Adding a plug-in hybrid-electric drive system to a Chevrolet Silverado pickup truck raises the question, “Why?”
ViA Motors, exhibiting such a system at the North American International Auto Show in January, had a prominent member of its board of directors, Bob Lutz, answer the question. Lutz, former Vice Chairman of General Motors (among his many top jobs in the auto industry), is often called the “Father of the Chevy Volt.” And he said that in some respects a work truck makes the most sense for vehicle electrification.
The system shown installed on the Silverado by VIA Motors permits the converted truck, named the VTRUX, to drive up to 40 mi (64 km) on electricity, and unlike the Volt it can recharge the batteries, with the engine operating at its most efficient rpm.
Once the EV charge is depleted, the VTRUX operates as a hybrid, and with the addition of regenerative braking can provide a vehicle range of an additional 360 mi (579 km), for a total of about 400 mi (644 km).
If the vehicle is being used in a construction application, the 150-kW electric generator, with an optional onboard inverter, can deliver enough power to operate electric tools, such as an arc welder (including in continuous use). There even is enough to power an entire house if there’s an outage, the company claims. Lutz also suggested that caterers and other businesses that may require their own power supply for the types of off-premises jobs they do, could be potential customers. The VIA package includes onboard 120- and 240-Volt outlets and can deliver 15 kW at 30 A.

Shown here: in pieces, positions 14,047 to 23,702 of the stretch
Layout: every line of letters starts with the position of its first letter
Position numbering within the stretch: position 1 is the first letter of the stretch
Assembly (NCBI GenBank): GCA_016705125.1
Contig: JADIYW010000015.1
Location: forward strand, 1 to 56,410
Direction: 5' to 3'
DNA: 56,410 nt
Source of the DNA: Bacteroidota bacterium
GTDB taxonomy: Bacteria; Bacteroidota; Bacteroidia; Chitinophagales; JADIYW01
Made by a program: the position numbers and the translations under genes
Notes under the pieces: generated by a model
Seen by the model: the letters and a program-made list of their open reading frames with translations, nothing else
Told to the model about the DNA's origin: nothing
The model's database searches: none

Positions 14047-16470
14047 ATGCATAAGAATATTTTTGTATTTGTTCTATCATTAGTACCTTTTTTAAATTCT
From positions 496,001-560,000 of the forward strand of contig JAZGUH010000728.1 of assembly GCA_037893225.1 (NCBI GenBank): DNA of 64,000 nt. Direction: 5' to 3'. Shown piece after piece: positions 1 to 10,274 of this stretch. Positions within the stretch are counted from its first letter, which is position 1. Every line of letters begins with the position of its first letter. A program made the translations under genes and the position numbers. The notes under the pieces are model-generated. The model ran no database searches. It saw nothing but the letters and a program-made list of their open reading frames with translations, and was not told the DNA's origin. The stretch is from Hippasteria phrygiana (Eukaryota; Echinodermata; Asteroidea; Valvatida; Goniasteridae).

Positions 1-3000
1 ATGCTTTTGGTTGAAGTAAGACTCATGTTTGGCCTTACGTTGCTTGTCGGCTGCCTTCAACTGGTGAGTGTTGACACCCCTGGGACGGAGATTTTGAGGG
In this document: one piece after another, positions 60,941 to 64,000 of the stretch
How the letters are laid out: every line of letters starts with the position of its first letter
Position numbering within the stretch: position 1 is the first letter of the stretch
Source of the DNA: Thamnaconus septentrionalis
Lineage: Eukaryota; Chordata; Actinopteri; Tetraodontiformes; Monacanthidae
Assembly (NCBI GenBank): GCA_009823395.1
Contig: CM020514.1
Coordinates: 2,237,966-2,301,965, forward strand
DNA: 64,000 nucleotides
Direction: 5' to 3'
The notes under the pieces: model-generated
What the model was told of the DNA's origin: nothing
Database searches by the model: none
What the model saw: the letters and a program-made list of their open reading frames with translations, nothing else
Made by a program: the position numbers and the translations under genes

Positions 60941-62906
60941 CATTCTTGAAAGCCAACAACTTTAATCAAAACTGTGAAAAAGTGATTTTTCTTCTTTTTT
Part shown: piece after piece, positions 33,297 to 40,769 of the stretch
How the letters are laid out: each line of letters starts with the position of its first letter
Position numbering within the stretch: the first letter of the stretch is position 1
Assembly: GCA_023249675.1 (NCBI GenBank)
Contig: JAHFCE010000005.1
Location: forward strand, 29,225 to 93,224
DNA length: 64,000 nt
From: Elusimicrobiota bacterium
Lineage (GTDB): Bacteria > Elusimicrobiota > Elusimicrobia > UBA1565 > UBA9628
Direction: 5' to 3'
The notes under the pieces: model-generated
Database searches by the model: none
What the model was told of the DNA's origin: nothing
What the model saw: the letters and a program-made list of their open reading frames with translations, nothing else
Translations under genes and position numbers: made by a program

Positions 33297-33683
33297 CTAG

Pacific Electric and Gas Co. is testing two models, explained Greg Pruett, Senior Vice President for corporate affairs. The company, which provides off-peak electricity for 5.6 cents/kW·h, said it could save $9.5 million per year on gasoline (subtracting the price of the off-peak electricity) for its fleet of 3500 vehicles. The VIA packages will be installed by Roush Engineering, but VIA is looking for a plant, so if volume becomes sufficient it could do its own installations. However, the company’s operating strategy is not fixed, and a technology-licensing arrangement is an alternative.
The first-year price is $74,000, including the truck, which is an under-$30,000 component, and is based on a production run of about 2700 units in 2012, primarily to public utilities and government agencies. VIA hopes to sell 20,000 units in 2013, which it said would permit reduction to a $69,000 price tag. And if in 2014 volume reaches an anticipated 50,000 units, the price would drop to $64,000. However, there also will be a leasing arrangement available, at $700 month, which would be about $300 above the price of a standard truck, VIA said.
The 650-V system, as initially designed is an addition to General Motors pickups with the 4.3-L V6. It includes a liquid-cooled 24-kW·h lithium-ion battery pack from A123 Systems. The pack is located under the truck bed, within the frame rails for safety. The electronic controller is a smart device that can deliver up to 300 kW to each of two channels, so it can power both the electric drive motor and the generator. Because the user may wish to have a specific strategy for battery pack charging and electric power tool/equipment usage, the system electronics will have the capability for the operator to program it. The interface would be an IPad or similar tablet, according to Thierry Caussat, VIA Manager of Research and Development.
The drive motor, which is supplied by Remy International, weighs just 108 lb (49 kg), is rated at 300 kW peak output (240 kW continuous) and up to 300 lb·ft (407 N·m) torque, which would be enough for many towing operations.
The generator is VIA’s own design, and is rated for 140 kW continuous output, 200 kW peak.
Although the initial system is on a Silverado pickup, it was designed for general adaptability. VIA said that modified versions will next be offered for General Motors SUVs and large delivery vans, and also for light-duty trucks of other makers, including the Ford F-150 and Chrysler's Ram 1500.